CFTSI stands for Child and Family Traumatic Stress Intervention and was developed by the Yale Child Study Center. It is an evidence-based treatment designed for children ages 7 to 18 and is intended for all trauma types, including single, chronic, or multiple event exposures. This therapy centers around improving communication between child and caregiver and providing behavioral skills for both parties to cope with the symptoms caused by trauma. CFTSI is typically provided over 4 sessions and materials have been translated into Spanish. 
ITCT-A stands for Integrative Treatment of Complex Trauma for Adolescents and was developed by Dr. John Briere and Dr. Cheryl Lanktree. It is an evidence-based treatment designed for children ages 12 to 21 and is applicable for those with complex trauma, physical abuse, sexual abuse, emotional abuse and neglect, community violence, domestic violence, medical trauma, and traumatic loss. It may also be used for those with a history of parental substance abuse. This therapy focuses on increasing self-esteem, managing triggers, improving relationships, and affect regulation. ITCT-A is provided over 16 to 36 sessions and has been adapted for Spanish-speakers.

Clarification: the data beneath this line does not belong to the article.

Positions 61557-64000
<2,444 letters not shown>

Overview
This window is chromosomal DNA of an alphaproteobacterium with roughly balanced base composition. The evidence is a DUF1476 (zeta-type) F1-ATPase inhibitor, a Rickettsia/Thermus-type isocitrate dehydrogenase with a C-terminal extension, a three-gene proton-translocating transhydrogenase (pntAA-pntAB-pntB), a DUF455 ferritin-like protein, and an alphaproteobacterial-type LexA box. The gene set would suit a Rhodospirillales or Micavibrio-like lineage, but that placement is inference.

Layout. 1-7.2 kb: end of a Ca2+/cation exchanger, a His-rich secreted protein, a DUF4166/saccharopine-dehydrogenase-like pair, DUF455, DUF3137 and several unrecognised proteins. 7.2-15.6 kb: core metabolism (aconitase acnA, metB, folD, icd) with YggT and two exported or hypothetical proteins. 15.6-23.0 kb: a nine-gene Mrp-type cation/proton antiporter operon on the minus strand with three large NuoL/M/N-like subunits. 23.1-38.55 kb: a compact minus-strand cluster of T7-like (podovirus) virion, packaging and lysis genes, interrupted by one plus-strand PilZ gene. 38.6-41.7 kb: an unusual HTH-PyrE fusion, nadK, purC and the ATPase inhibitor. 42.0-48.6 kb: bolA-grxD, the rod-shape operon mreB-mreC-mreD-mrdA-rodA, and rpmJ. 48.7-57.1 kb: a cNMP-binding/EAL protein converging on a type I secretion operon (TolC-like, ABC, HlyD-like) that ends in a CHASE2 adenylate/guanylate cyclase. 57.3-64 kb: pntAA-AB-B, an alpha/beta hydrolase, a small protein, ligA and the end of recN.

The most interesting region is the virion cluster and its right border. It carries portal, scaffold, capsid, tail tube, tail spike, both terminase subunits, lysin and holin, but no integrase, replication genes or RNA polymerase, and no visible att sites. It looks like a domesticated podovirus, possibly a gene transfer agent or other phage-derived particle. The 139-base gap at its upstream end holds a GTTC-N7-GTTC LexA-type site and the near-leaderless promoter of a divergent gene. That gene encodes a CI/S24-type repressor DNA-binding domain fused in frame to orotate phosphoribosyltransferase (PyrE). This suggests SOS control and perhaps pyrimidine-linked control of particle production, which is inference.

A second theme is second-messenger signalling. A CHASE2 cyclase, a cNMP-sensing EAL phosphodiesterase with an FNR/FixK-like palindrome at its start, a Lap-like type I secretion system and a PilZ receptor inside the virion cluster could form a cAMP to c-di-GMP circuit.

TARGET stands for Trauma Affect Regulation: Guide for Education and Therapy and was developed by Dr. Julian Ford and Dr. Josephine Hawke for children ages 10 and up and it is applicable for those with complex trauma, as well as those with traumatic loss. This therapy focuses on affect and emotional regulation, reducing PTSD, depression, anxiety, anger symptoms and reducing behavioral incidents. TARGET is provided over 10 sessions and has been translated into Spanish. It also has the cultural characteristics for those with low SES and those in the Juvenile and Adult Criminal Justice system, Foster Families, and Single Parent Family situations.